Thursday, June 30, 2011

Come Over to the Dark Side...

final image, with three lights, a touch of detailing in Adobe Lightroom

I have to tip my hat to David Hobby straight off. For any of the photographers out there reading this, if you don't read David Hobby's Strobist Blog, you need to. Even if you only shoot with available light...READ this guy's blog.

I had a chance to see the FlashBus extravaganza when it came through Buffalo back in May. During David's talk, he spent a good chunk of time explaining how he created the layers of light he uses in his images. The key thing he said, which blew my mind, was that light is additive. Meaning: you start from the darkest shadows that you need to create depth and form and line, and slowly bring light into play, bit by bit, filling in with subtle washes of light or strong highlights, whatever... but only after you've established your blackest blacks. And the way you do that is by controlling your ambient light in the space with your aperture.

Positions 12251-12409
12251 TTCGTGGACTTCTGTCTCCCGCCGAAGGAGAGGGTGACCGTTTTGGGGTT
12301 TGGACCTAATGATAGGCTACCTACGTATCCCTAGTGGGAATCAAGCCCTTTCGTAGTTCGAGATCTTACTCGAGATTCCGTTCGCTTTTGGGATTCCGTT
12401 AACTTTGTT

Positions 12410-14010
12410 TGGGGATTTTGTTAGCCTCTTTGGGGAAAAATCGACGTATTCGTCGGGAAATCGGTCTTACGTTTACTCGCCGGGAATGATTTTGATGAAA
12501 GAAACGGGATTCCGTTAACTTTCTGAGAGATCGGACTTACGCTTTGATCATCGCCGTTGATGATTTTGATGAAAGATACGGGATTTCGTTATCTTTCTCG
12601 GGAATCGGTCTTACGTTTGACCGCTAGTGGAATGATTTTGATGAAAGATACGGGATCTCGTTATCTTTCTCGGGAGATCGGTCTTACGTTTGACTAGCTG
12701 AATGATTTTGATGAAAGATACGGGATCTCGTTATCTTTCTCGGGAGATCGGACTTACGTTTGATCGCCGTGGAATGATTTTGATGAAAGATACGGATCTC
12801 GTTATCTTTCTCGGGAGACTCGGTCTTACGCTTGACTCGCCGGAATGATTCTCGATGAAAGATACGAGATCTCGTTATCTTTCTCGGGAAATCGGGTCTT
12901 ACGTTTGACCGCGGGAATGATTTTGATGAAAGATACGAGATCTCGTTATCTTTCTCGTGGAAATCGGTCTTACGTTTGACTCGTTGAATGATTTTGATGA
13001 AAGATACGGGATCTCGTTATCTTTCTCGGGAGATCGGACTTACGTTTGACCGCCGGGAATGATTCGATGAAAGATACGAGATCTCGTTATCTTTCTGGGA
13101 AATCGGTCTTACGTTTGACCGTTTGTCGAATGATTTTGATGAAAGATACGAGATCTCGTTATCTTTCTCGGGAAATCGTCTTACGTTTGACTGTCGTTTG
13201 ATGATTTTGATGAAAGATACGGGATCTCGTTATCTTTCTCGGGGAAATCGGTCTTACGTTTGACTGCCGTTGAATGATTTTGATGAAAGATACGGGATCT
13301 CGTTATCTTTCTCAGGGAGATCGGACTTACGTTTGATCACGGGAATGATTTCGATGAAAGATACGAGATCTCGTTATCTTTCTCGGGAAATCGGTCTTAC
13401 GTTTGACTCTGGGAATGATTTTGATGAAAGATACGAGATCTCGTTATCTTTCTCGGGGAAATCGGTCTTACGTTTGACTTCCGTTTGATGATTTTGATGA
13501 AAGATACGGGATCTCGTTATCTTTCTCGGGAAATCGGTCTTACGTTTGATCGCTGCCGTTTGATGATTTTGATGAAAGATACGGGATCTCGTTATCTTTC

In the first image (1), this illustrates my ambient exposure, no strobes going off. Dark eh?
Image 2 has my main light (medium softbox) sweeping in from the left side. Image #3 has some fill light provided by a Nikon sb-700 speedlight just off to camera left, triggered via slave. In the fourth image there is a snooted and gridded strobe pointing down from camera right, straight onto the slip draped over the suitcase.

I think the fourth image is a little too hot and is starting to blow out some of the texture in the silk slip. I am also not seeing much detail in the pink cowboy boots.

This is what the scene looked like with no strobes, just ambient light, and all my settings on AUTO. No depth, no drama, just kinda blah. Bear in mind, there is NO strobe flash happening here... just a slow shutter speed in near-total darkness. We're talking f/10 at over half a second exposure, ISO 200.

With the final image, I can see the detailing in the boots, the shimmering of the fabric of the silk dress and slip, but I can also see the texture of the satin lining of the suitcase. This makes the whole image tie together for me.

The sad part for me is that once we had figured this piece out, we realized that we had other more pressing work that needed to be photographed, so we had to tear everything down and move onto work that pays the bills. Hopefully, after this holiday weekend, we'll be able to get back into this experimentation with light, texture and form!

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